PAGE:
York – Alive with vibrant history Part 1

York Clifford's Tower

A place of rich and colourful historical character, England’s ‘Eternal City’ born in AD71, is the home to relics of harmonic titans; Roman Eboracum and Viking Jorvik in the modern setting of Victorian and Edwardian Streets …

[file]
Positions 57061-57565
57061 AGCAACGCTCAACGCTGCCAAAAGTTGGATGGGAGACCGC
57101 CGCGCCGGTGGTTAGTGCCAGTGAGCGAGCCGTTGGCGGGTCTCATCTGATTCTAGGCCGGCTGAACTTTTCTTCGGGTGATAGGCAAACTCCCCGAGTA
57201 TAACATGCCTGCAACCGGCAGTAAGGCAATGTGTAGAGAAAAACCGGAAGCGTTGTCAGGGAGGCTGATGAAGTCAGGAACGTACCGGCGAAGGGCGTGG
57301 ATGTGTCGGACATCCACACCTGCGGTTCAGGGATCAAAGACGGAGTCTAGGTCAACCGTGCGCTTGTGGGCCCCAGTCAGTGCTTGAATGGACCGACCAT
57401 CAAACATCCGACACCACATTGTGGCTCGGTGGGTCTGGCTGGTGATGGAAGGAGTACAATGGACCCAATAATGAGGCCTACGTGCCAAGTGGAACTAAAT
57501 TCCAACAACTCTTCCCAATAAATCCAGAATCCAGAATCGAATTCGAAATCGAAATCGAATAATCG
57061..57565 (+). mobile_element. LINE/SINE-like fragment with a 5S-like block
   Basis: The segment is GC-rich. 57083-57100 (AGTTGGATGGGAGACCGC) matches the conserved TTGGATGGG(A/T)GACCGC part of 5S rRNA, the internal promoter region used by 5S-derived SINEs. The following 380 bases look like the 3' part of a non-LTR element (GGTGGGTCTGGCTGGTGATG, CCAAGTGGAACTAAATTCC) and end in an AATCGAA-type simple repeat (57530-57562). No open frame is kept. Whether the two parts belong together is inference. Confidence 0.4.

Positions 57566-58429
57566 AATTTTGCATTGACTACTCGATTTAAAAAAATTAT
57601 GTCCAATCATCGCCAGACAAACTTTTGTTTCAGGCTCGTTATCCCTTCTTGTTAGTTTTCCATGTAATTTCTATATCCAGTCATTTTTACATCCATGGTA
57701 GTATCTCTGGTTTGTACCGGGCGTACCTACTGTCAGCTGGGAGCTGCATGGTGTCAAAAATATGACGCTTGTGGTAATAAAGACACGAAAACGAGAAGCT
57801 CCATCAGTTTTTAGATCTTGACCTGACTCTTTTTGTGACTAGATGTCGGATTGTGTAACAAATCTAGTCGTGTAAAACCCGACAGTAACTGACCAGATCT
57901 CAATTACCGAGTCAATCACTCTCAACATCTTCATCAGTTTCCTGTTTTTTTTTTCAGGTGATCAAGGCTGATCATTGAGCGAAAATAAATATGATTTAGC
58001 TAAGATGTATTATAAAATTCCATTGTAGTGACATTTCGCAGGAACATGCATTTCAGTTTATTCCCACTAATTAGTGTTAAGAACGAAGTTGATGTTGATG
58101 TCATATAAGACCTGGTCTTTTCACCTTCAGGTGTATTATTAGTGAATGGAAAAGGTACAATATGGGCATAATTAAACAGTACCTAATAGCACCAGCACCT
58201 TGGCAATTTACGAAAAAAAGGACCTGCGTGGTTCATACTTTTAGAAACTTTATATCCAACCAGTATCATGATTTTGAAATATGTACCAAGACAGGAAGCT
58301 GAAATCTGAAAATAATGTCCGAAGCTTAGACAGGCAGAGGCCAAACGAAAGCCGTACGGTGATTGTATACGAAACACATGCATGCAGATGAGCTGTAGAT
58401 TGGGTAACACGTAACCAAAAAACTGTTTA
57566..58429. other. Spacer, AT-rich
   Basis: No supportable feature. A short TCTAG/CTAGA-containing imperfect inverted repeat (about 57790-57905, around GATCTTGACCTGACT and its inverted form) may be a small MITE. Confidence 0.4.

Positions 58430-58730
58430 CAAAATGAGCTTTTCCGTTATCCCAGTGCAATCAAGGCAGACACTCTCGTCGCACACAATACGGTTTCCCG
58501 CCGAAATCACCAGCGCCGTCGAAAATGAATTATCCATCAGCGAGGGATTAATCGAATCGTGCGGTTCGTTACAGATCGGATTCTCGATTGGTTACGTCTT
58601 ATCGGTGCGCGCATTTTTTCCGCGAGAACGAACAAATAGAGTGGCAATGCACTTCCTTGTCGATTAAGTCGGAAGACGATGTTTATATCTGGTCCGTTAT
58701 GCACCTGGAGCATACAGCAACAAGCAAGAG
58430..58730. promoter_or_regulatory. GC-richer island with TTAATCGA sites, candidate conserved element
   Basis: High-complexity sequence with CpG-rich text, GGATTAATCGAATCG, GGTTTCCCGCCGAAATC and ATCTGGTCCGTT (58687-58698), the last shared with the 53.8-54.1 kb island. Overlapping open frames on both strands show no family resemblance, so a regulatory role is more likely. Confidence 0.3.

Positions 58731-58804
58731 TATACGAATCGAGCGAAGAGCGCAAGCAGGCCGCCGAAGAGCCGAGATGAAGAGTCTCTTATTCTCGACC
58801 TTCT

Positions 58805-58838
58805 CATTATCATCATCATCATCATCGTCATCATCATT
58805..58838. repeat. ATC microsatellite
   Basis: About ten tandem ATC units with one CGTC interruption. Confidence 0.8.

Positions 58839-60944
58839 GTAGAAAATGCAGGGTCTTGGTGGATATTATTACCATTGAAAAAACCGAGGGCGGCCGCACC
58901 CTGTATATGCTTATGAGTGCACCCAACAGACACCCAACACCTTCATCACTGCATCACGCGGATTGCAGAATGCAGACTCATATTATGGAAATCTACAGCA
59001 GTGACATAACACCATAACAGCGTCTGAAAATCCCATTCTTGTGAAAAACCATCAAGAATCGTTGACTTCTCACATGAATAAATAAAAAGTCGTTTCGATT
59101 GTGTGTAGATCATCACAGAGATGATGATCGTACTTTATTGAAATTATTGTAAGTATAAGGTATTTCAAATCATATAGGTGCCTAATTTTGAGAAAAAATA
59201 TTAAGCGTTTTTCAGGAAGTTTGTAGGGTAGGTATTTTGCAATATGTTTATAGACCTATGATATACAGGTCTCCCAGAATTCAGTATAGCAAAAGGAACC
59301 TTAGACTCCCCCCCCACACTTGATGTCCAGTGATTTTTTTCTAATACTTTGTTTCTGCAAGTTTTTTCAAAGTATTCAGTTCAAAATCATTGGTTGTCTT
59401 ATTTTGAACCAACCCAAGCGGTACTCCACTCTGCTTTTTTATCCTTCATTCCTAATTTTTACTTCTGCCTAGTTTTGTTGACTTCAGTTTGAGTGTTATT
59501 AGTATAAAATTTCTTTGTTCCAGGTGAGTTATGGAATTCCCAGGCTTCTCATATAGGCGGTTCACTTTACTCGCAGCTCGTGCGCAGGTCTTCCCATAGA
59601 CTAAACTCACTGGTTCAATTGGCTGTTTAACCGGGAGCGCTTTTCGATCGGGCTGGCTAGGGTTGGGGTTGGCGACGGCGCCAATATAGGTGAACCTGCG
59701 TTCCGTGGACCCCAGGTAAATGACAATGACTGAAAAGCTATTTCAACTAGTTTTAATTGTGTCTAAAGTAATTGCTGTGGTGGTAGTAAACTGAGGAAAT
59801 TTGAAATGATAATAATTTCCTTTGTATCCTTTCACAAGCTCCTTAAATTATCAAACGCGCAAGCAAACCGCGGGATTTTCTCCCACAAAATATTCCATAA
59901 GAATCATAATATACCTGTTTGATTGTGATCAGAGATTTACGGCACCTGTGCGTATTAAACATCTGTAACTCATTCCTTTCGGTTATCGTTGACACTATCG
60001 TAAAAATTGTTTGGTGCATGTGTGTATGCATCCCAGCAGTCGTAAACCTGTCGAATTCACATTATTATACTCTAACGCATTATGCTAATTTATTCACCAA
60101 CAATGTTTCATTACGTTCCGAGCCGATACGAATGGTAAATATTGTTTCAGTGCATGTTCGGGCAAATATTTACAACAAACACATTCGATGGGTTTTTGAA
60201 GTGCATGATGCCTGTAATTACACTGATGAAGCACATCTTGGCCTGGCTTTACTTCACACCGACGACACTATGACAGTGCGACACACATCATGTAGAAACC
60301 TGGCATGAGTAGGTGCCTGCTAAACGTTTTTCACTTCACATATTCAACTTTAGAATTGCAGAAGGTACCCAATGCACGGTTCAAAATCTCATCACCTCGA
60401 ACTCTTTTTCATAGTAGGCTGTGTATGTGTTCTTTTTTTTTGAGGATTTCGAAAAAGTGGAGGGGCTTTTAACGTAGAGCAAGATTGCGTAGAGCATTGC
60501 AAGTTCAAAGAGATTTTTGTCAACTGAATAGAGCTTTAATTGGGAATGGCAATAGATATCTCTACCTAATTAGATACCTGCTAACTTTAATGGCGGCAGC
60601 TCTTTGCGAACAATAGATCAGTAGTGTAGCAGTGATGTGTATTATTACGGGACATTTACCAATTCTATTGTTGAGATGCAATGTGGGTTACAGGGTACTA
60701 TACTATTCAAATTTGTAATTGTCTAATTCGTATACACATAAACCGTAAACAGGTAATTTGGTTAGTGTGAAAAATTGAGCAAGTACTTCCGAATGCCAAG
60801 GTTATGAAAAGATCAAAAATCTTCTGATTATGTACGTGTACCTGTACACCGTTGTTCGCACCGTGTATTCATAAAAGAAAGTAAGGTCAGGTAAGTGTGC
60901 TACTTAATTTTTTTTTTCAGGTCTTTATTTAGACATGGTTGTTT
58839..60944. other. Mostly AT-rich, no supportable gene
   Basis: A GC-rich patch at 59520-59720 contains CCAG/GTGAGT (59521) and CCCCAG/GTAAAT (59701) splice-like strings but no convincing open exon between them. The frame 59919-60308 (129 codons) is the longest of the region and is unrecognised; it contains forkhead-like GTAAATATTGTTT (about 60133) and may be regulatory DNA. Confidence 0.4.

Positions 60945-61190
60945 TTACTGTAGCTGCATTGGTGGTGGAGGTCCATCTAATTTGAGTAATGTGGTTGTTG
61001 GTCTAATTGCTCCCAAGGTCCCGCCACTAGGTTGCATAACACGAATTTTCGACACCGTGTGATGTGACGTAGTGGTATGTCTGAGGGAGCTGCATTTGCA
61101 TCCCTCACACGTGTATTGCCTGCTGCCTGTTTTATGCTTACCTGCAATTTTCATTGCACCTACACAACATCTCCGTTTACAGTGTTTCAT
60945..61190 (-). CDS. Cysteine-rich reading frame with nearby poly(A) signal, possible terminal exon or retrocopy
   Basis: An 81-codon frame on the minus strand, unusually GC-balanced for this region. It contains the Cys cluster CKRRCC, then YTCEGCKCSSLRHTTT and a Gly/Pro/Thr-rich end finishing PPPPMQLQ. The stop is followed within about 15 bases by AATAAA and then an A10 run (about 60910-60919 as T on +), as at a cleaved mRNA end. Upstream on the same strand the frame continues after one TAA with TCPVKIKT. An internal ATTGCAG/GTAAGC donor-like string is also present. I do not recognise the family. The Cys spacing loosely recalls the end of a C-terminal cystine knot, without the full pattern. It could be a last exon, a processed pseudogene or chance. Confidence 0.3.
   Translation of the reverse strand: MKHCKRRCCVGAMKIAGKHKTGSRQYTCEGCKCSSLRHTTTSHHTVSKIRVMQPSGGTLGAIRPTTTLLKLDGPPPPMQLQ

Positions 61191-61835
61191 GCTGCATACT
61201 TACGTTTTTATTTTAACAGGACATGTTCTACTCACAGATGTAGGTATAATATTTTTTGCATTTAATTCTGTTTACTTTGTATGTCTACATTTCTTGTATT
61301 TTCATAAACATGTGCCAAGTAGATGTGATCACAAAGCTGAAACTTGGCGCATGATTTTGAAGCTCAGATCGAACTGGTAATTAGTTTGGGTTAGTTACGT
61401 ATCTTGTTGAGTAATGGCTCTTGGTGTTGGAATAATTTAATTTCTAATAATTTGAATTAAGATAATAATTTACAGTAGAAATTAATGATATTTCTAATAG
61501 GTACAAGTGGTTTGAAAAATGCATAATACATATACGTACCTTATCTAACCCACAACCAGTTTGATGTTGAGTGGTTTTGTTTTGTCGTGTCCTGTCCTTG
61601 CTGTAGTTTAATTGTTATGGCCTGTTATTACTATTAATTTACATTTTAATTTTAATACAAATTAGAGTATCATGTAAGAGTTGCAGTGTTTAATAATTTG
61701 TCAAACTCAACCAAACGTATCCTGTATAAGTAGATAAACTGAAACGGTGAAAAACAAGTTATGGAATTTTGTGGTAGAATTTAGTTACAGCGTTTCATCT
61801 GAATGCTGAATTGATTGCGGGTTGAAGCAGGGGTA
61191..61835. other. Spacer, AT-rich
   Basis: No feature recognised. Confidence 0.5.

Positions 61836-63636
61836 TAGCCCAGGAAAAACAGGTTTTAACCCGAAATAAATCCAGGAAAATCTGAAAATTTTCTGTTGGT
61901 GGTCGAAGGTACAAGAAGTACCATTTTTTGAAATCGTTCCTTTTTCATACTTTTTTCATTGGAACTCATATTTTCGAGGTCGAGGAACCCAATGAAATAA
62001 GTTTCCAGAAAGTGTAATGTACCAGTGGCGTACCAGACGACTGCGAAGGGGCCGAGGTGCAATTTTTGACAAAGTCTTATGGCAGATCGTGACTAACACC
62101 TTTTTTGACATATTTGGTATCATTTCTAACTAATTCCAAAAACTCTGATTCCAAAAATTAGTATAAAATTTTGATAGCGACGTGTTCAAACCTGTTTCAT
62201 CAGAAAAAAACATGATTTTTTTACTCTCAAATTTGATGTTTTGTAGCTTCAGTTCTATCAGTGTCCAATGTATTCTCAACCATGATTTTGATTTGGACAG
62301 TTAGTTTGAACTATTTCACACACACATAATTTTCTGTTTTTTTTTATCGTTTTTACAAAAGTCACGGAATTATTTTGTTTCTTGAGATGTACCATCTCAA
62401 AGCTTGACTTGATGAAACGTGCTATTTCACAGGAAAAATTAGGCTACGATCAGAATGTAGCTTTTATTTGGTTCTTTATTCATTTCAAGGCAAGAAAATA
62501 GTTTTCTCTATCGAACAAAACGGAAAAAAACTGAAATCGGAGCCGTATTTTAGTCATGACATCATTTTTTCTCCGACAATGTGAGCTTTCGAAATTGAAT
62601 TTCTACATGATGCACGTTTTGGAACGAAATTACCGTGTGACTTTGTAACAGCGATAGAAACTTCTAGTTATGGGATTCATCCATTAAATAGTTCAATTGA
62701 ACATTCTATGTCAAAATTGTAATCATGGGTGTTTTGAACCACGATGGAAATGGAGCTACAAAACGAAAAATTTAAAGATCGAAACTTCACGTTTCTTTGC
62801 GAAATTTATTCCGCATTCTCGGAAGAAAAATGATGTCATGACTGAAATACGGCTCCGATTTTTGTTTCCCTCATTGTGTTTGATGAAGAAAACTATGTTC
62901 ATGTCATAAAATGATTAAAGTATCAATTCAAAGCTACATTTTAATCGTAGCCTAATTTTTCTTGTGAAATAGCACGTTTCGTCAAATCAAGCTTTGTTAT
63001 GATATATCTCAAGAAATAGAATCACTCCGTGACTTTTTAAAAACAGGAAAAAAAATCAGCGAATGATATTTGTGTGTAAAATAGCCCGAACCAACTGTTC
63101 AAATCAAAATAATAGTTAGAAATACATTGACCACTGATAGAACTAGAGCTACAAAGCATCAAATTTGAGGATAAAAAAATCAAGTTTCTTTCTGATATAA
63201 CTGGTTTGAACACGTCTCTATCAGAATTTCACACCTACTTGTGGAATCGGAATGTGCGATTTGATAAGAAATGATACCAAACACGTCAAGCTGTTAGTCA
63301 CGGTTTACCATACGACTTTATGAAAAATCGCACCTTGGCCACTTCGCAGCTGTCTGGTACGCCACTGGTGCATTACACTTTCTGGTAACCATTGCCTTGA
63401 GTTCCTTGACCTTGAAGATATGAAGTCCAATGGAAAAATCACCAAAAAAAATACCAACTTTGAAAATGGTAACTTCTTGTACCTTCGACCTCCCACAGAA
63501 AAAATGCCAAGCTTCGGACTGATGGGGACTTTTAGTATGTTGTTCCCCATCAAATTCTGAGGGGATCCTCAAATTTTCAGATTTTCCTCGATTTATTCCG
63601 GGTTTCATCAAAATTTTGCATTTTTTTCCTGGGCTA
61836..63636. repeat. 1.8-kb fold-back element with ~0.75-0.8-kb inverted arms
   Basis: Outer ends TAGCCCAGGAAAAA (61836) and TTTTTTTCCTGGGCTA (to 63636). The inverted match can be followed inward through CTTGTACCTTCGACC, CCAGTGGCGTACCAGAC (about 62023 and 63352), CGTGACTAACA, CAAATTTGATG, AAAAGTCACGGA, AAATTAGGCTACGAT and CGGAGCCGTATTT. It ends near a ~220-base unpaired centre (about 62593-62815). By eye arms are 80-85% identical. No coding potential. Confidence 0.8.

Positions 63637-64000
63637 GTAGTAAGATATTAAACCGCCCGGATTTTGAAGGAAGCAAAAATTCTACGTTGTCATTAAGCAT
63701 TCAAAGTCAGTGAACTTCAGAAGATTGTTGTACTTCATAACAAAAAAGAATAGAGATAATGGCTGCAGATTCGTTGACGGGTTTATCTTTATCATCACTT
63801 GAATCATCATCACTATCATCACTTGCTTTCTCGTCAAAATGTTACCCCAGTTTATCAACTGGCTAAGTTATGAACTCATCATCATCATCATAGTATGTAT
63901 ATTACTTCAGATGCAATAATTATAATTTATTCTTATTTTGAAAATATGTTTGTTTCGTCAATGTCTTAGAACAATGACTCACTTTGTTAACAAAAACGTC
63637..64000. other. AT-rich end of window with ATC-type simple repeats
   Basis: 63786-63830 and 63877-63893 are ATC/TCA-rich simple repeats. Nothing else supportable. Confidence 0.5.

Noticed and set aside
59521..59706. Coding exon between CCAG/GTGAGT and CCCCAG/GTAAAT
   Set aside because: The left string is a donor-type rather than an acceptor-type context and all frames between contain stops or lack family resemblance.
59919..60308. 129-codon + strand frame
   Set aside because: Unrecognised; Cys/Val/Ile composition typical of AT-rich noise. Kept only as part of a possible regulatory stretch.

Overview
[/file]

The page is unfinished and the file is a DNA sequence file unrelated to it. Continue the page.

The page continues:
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As Rome fell around the 5th century, the Anglo-Saxons moved in before the Vikings’ ruled the 9th to 11th centuries and a later Norman occupation shaped York’s trading prowess yet further – its siting at the confluence of the Rivers Ouse and Foss compelling. York’s walled town is guarded by imposing Bars, once defensive wooden gates built on the stone foundations laid by the Romans that today guard only history, sights and sounds of the past so they can still clearly be sensed by visitors today. Our visit to this ‘Eternal City’ starts at North Westerly Bootham Bar, a 14th century gate giving clear line of site of the Minster and from the Minster, before we work Southerly through the town. The medieval walls built by Henry III around 1220 can be accessed here and walking the three miles of walls is a great method of getting around the city.

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